Monday 24 September 2018

BLOG TOUR: The Toymakers - Robert Dinsdale

I am delighted to be the final stop on The Toymakers blog tour and I am re-posting my review of this imaginative and enchanting book.

Do you remember when you believed in magic?

It is 1917, and while war wages across Europe, in the heart of London, there is a place of hope and enchantment.

The Emporium sells toys that capture the imagination of children and adults alike: patchwork dogs that seem alive, toy boxes that are bigger on the inside, soldiers that can fight battles of their own. Into this family business comes young Cathy Wray, running away from a shameful past. The Emporium takes her in, makes her one of its own.

But Cathy is about to discover that the Emporium has secrets of its own…

What did I think?

I was immediately drawn to the striking cover of The Toymakers and decided to read this on the run up to Christmas to inject a little magic into my life.  I didn't expect to feel so emotional at the end but the power of Robert Dinsdale's writing clearly worked its way into my heart like a toy soldier scaling a battlement.  Don't be mistaken: this is not solely a magical feel-good story, it is mainly set during World War I so be prepared for loss and devastation but you can forget about it for a while when you enter Papa Jack's Emporium.

The Emporium is hidden away down a side street in London and you could easily walk past it, if you didn't know it was there.  This magical toy shop opens at first frost and closes as the first snowdrop flowers but in the short time it is open you can find every toy imaginable in its four walls, but even more toys that you could never have imagined.  Papa Jack and his sons, Kaspar and Emil, create all the toys themselves and there's quite a rivalry between the boys as to whose toys are the best.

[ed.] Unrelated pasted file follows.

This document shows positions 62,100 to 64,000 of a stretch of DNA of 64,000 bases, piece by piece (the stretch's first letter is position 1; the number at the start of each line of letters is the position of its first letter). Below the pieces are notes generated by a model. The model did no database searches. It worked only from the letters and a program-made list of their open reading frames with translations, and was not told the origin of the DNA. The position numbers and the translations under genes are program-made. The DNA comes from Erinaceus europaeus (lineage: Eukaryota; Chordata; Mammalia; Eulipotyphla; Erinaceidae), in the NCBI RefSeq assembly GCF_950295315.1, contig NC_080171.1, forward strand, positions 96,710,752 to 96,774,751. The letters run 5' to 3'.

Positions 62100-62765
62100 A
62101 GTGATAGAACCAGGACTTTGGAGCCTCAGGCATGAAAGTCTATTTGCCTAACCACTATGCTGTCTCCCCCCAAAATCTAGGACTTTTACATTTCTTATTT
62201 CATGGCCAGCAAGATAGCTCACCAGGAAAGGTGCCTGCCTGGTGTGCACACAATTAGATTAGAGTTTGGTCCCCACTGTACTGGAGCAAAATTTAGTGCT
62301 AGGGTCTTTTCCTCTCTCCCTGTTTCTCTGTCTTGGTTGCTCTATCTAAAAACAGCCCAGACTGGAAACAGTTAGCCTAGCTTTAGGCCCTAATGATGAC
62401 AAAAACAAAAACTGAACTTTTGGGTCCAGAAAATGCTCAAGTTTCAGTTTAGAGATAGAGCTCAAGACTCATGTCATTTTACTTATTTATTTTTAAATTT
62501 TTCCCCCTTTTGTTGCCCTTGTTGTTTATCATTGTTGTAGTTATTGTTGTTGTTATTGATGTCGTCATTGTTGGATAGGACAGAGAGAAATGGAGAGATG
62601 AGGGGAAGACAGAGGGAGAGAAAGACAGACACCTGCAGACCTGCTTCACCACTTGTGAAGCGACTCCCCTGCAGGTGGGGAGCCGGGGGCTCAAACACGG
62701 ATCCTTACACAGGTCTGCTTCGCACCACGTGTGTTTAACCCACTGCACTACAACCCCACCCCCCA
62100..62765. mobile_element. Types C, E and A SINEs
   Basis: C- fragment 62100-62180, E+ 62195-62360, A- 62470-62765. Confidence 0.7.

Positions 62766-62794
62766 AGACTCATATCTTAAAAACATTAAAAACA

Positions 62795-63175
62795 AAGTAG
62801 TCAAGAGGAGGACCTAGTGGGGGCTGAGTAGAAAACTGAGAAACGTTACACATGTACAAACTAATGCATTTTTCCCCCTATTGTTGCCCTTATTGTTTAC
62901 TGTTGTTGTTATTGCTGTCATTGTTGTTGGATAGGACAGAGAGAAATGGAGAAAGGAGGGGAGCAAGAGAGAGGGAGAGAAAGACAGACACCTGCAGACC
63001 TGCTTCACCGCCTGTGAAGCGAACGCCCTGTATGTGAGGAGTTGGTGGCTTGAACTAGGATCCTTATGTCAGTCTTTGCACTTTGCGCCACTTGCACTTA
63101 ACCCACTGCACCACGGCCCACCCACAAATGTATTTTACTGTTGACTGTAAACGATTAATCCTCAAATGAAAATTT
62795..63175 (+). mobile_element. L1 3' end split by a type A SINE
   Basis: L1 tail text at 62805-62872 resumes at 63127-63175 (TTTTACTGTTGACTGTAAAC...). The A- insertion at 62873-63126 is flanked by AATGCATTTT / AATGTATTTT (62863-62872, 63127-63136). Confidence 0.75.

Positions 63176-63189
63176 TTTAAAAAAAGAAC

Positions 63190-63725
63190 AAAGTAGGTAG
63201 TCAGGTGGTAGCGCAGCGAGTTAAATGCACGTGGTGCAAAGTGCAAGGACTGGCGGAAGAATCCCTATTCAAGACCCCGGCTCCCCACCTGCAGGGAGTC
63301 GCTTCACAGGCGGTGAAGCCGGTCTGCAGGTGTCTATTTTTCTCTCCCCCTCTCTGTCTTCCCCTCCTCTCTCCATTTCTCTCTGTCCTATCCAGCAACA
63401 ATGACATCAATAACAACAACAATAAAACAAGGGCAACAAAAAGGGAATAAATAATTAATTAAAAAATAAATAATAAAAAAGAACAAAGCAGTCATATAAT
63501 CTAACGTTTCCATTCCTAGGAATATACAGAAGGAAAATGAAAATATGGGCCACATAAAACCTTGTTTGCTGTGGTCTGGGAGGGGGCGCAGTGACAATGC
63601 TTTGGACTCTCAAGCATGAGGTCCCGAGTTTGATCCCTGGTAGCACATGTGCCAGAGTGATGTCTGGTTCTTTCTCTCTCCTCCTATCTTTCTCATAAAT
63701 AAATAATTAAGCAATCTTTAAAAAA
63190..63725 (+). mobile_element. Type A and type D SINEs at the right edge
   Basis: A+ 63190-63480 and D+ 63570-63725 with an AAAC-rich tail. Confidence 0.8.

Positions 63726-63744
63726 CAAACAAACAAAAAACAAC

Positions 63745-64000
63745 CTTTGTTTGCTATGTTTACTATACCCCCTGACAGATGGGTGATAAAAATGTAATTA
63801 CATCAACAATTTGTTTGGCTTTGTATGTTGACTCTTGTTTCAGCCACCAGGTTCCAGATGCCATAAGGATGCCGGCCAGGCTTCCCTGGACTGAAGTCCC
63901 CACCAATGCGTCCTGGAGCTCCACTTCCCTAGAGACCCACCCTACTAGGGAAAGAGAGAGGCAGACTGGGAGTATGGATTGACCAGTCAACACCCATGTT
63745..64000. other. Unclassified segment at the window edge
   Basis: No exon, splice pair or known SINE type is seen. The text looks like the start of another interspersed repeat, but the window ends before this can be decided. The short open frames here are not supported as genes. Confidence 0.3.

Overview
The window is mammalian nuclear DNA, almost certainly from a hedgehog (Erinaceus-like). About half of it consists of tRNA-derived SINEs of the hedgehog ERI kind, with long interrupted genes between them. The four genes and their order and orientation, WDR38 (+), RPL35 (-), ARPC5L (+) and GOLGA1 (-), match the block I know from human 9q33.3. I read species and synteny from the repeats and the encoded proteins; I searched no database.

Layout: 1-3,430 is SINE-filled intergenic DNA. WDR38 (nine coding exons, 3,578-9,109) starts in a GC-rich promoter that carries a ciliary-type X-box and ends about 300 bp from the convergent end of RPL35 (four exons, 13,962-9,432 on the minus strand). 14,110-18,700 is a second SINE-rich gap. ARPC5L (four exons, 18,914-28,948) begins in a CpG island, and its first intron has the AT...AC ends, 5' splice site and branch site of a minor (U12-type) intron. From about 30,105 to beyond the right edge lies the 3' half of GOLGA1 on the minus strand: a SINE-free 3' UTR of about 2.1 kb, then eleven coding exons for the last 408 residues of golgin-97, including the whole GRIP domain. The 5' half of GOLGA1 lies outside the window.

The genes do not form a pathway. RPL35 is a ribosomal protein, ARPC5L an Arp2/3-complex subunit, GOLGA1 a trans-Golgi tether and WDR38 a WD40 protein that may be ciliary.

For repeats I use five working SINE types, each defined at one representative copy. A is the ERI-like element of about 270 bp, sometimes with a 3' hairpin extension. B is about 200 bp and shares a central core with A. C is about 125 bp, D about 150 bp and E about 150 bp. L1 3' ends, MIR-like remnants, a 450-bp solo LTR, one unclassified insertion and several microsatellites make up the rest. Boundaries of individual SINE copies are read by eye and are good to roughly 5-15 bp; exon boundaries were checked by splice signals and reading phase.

Cathy Wray is drawn to the Emporium after she sees an advert in the newspaper, just when she thought she could not escape her predicament.  So she runs away from home and starts a job in the Emporium, but when the first snowdrop flowers she has nowhere to go and hides in the wendy house in the Emporium.  Both brothers find her at different times and keep it a secret from each other as their rivalry extends to who will win Cathy's heart.  After the war, this intense rivalry threatens to be the downfall of the Emporium when Kaspar meddles with Emil's precious toy soldiers...the toy soldiers don't want to fight anymore and seem to have minds of their own.  Can the Emporium ever survive when Kaspar, Emil and thousands of toy soldiers are at loggerheads and Hitler's bombs are flying overhead? 

Let your imagination run wild and expect the unexpected in The Toymakers.  My imagination went into overdrive and I thought of those horrific Chucky movies as the toy soldiers were scuttling about all over the place.  I found it terribly heartbreaking as the horrors of the First World War were touched on and hoped the soldiers had somebody like Kaspar in the trenches with them to give them some comfort.

The Toymakers is so magical but slightly scary that I think of it as a fairytale for adults.  The Emporium is painted in such glorious colour through the magical prose that I felt as if I was visiting it myself.  I think The Toymakers is a little like the Emporium itself, it's only going to be enjoyable to those who believe in magic but know that the big bad world is right outside the door.

I chose to read an ARC and this is my honest and unbiased opinion.

My rating:

Buy it from Amazon

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Sunday 23 September 2018

BLOG TOUR: The Anniversary - Hilary Boyd